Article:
Now who’d have thunk it? I’m Shadow Assistant Minister for Aged Care, working with Julie Collins, the Shadow Minister, and I represent all of you in Parliament.
Your fights for better pay and conditions, your fight for quality aged care and importantly your demand for respect. They are now my fights.
Why the demonisation of aged care workers is wrong
The Royal Commission into Aged Care and the subsequent media attention has been tough for you – I know that.
I was the head of the union movement during the Trade Union Royal Commission!
We’ve seen too much blame placed on aged care staff for what are systemic, long-term issues, mainly caused by funding cuts, poor management with lack of transparency and accountability, and a lack of willingness by the Liberal government to tackle real reform.
So I want to say – thank you.
Thank you for everything. For hanging in there and for speaking up. Your campaign ‘It’s our turn to care’ is incredibly important.
I know how hard it is to care for people – especially at the end of their lives.
You provide your residents with dignity and respect but I know it’s getting harder and harder to deliver your work with the care and quality it deserves.
One my angriest moments in my (still short) political career was when former Prime Minister Turnbull said last year that aged care workers could always aspire to "a better job".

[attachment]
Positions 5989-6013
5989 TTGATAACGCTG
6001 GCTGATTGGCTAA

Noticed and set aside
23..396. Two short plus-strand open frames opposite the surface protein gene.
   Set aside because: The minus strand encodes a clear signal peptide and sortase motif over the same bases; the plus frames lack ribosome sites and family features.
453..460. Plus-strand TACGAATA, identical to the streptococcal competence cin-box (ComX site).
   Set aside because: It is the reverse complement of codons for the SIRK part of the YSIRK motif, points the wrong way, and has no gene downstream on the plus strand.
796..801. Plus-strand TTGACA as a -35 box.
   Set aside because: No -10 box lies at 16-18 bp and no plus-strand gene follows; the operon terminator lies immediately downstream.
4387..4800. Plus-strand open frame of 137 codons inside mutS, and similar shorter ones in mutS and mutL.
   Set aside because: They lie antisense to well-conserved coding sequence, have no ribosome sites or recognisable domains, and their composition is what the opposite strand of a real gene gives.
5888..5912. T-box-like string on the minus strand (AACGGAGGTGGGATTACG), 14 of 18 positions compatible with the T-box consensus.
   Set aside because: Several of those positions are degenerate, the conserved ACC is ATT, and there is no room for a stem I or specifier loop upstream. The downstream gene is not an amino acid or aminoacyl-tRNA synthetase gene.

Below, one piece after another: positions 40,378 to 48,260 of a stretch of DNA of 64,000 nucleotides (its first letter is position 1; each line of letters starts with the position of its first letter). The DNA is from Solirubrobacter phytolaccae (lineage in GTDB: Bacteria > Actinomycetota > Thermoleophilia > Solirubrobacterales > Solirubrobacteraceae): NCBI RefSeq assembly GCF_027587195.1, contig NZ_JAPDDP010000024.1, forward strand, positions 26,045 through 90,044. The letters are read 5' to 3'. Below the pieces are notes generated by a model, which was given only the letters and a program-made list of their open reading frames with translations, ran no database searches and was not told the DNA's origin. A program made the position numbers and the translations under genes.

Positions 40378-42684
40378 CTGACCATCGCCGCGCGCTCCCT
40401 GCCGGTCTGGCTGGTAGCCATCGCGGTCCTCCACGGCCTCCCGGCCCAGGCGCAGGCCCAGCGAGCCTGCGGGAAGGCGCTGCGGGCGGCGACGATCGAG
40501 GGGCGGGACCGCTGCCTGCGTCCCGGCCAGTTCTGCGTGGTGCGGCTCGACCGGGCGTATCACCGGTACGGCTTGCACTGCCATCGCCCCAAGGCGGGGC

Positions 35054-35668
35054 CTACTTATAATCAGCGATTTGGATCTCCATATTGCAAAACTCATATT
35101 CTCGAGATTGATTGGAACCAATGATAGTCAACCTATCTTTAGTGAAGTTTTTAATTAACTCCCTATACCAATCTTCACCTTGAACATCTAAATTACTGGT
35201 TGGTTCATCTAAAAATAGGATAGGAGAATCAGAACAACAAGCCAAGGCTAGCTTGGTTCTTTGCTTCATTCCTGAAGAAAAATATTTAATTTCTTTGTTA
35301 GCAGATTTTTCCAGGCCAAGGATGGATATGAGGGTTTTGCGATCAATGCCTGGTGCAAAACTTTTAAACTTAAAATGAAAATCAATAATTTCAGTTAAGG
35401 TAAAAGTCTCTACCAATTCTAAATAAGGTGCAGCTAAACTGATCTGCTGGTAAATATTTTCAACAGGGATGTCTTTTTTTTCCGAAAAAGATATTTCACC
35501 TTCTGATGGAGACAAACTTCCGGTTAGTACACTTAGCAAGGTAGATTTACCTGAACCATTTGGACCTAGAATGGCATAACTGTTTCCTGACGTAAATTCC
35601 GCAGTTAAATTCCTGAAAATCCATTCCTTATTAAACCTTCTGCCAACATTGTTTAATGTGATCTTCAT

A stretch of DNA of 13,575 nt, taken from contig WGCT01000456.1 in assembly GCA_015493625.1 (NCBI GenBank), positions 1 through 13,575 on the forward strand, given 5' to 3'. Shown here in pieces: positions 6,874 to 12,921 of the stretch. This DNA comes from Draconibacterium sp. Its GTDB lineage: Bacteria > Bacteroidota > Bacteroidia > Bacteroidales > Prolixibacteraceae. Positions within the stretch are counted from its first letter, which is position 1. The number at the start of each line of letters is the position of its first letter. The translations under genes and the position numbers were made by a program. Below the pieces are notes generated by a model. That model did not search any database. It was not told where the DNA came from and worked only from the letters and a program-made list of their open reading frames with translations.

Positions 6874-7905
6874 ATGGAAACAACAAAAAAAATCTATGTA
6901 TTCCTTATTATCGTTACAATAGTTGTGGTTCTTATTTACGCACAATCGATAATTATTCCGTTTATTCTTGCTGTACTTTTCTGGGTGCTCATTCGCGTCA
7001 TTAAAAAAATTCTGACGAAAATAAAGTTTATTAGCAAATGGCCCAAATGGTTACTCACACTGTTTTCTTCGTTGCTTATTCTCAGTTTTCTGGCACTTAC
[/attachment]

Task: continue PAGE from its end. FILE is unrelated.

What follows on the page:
I was livid. I leapt to my feet in Parliament to defend the workers and their unions – the HSU, the ANMF, UV and the other health workers’ unions. I said:
Mr Deputy Speaker, do you know what those workers' aspirations are? Their aspirations are to be able to give better care to the elderly, the people whose lives have been entrusted to them. They hope for better staffing, better resources and better pay, but not one of the people who came to me said they wanted a better job. They love their jobs. They are dedicated. They get intrinsic rewards from ensuring dignity and quality of life. They aspire to make their residents' lives as comfortable and meaningful as possible, and they aspire to ensure that their residents have, at the end of their lives, a dignified death. That is the type of aspiration that the Member for Wentworth and his colleagues perhaps do not understand.